“He just felt that his credibility was such an important part of his person and character, and to have that undermined by having to tell a lie was one of the deepest regrets of his presidency,” Ms. Goodwin said.

In the short run, Eisenhower was hurt; a summit meeting with the Soviet leader Nikita Khrushchev collapsed in acrimony. But the public eventually forgave him, Ms. Goodwin said, because he owned up to his mistake.

In 1972, at the height of the Watergate scandal, President Richard M. Nixon was accused of lying, obstructing justice and misusing the Internal Revenue Service, among other agencies, and resigned rather than face impeachment. Voters, accustomed to being able to trust politicians, were disgusted. In 1976, Jimmy Carter won the presidency after telling the public, “I’ll never lie to you.”

President Clinton was impeached for perjury and obstruction in trying to cover up his affair with an intern, Monica Lewinsky, during legal proceedings. Chris Lehane, a former Clinton adviser, said Mr. Clinton’s second-term agenda suffered during his impeachment, yet paradoxically his favorability ratings remained high — in part, Mr. Lehane said, because “the public distinguished between Clinton the private person and the public person.”

But sometimes it’s easier to tell what’s false than what’s a lie. President George W. Bush faced accusations that he and members of his administration took America to war in Iraq based on false intelligence about whether Saddam Hussein had weapons of mass destruction. Mr. Bush and his team emphasized and in some cases exaggerated elements of the intelligence that bolstered the case while disregarding dissenting information, leading critics to accuse them of lying. Among those who said Mr. Bush had lied was Mr. Trump.

Over the past two decades, institutional changes in American politics have made it easier for politicians to lie. The proliferation of television political talk shows and the rise of the internet have created a fragmented media environment. With no widely acknowledged media gatekeeper, politicians have an easier time distorting the truth.
Lies can be tactical or strategic or, as with Cheeto, simply because he is in way over his head and he will never admit he knows nothing. Lies may change the course of events but they are no fuel to run the world with.

Back to the future?


The rise of computers in everyday life has been accompanied by the rise of hackers whose disruptions of our computerized life may be for fun or profit. International maritime shipping may soon go back to good old radio waves to back up navigation in the face of potential hacking of GPS systems.
Ships use GPS (Global Positioning System) and other similar devices that rely on sending and receiving satellite signals, which many experts say are vulnerable to jamming by hackers.

About 90 percent of world trade is transported by sea and the stakes are high in increasingly crowded shipping lanes. Unlike aircraft, ships lack a back-up navigation system and if their GPS ceases to function, they risk running aground or colliding with other vessels.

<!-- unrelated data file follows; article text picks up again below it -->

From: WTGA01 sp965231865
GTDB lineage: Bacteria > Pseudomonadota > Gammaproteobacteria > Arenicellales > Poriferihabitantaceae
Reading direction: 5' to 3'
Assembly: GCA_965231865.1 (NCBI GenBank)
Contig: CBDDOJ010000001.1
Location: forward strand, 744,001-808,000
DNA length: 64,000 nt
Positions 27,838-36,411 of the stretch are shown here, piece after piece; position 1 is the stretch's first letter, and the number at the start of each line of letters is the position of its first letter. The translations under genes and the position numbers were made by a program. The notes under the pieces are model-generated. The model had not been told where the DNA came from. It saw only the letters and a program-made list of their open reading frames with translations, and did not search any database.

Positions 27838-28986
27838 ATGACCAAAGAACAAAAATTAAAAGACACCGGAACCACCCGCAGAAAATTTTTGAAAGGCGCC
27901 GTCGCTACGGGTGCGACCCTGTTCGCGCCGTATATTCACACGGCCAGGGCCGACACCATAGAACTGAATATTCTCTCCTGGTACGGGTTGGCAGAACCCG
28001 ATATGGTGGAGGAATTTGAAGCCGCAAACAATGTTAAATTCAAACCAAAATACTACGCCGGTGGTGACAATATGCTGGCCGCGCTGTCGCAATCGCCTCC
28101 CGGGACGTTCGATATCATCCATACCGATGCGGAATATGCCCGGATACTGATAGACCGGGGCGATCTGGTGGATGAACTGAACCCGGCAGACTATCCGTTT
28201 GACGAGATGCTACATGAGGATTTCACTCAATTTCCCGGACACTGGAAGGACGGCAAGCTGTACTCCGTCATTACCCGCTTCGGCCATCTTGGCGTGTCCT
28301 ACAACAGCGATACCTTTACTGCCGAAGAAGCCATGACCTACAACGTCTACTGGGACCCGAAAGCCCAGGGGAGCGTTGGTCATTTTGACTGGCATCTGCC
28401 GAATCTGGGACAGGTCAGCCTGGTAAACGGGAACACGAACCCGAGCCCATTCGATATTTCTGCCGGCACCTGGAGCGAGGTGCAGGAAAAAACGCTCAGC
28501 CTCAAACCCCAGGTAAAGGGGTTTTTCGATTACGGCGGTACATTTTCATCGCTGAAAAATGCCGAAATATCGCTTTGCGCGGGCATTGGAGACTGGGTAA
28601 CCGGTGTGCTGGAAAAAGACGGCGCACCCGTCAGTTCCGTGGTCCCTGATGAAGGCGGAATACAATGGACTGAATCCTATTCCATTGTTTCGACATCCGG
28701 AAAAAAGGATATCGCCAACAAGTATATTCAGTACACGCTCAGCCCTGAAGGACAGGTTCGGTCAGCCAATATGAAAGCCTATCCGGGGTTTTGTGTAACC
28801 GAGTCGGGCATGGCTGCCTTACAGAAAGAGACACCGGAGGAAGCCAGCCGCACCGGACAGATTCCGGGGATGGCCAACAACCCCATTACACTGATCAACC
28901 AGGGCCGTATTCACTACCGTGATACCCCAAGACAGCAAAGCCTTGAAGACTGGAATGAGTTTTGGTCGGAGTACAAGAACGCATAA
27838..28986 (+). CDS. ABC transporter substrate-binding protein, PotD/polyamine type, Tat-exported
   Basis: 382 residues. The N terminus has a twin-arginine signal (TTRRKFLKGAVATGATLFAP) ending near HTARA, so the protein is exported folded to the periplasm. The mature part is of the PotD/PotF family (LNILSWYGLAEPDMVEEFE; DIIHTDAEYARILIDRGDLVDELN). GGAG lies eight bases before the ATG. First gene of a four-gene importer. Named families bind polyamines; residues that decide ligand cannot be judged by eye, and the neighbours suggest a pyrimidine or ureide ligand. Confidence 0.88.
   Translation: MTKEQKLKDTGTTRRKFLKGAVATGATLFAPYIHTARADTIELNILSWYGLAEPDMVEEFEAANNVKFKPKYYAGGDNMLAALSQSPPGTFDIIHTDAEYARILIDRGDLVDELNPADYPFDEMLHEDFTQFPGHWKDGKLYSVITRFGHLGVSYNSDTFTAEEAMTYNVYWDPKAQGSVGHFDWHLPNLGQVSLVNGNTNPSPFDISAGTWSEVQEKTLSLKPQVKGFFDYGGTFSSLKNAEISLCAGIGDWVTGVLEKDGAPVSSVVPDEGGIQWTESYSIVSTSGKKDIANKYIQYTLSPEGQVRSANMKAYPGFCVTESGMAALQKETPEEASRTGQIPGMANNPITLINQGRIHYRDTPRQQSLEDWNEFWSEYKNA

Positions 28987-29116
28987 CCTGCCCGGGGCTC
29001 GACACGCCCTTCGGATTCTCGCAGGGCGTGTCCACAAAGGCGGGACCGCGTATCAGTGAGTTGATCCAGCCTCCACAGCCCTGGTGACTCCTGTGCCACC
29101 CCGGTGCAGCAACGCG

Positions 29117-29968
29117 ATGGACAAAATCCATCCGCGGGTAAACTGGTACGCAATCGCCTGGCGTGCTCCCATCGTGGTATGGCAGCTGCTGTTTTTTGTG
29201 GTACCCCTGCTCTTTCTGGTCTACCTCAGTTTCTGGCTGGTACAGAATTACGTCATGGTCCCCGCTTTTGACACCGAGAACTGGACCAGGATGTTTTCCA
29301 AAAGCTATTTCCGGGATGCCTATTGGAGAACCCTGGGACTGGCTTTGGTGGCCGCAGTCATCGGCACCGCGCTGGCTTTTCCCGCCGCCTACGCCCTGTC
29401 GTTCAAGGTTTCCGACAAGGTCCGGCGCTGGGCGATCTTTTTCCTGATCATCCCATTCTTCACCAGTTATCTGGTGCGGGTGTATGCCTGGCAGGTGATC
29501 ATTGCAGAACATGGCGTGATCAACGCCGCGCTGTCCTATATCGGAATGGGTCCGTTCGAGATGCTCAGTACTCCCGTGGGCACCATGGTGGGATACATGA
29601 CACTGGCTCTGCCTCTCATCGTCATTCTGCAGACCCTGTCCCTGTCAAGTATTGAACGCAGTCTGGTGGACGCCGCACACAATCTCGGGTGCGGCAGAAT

South Korea is developing an alternative system using an earth-based navigation technology known as eLoran, while the United States is planning to follow suit. Britain and Russia have also explored adopting versions of the technology, which works on radio signals.

The drive follows a series of disruptions to shipping navigation systems in recent months and years. It was not clear if they involved deliberate attacks; navigation specialists say solar weather effects can also lead to satellite signal loss.

Last year, South Korea said hundreds of fishing vessels had returned early to port after their GPS signals were jammed by hackers from North Korea, which denied responsibility.

In June this year, a ship in the Black Sea reported to the U.S. Coast Guard Navigation Center that its GPS system had been disrupted and that over 20 ships in the same area had been similarly affected.

U.S. Coast Guard officials also said interference with ships' GPS disrupted operations at a port for several hours in 2014 and at another terminal in 2015. It did not name the ports.

A cyber attack that hit A.P. Moller-Maersk's IT systems in June 2017 and made global headlines did not involve navigation but underscored the threat hackers pose to the technology dependent and inter-connected shipping industry. It disrupted port operations across the world.

The eLoran push is being led by governments who see it as a means of protecting their national security. Significant investments would be needed to build a network of transmitter stations to give signal coverage, or to upgrade existing ones dating back decades when radio navigation was standard.

U.S. engineer Brad Parkinson, known as the "father of GPS" and its chief developer, is among those who have supported the deployment of eLoran as a back-up.

"ELoran is only two-dimensional, regional, and not as accurate, but it offers a powerful signal at an entirely different frequency," Parkinson told Reuters. "It is a deterrent to deliberate jamming or spoofing (giving wrong positions), since such hostile activities can be rendered ineffective," said Parkinson, a retired U.S. airforce colonel.
With the large numbers of ships travelling through various bottlenecks like the English Channel and the Sunda Strait, accurate navigation is vital and the small loss of accuracy is a small price to pay for safety.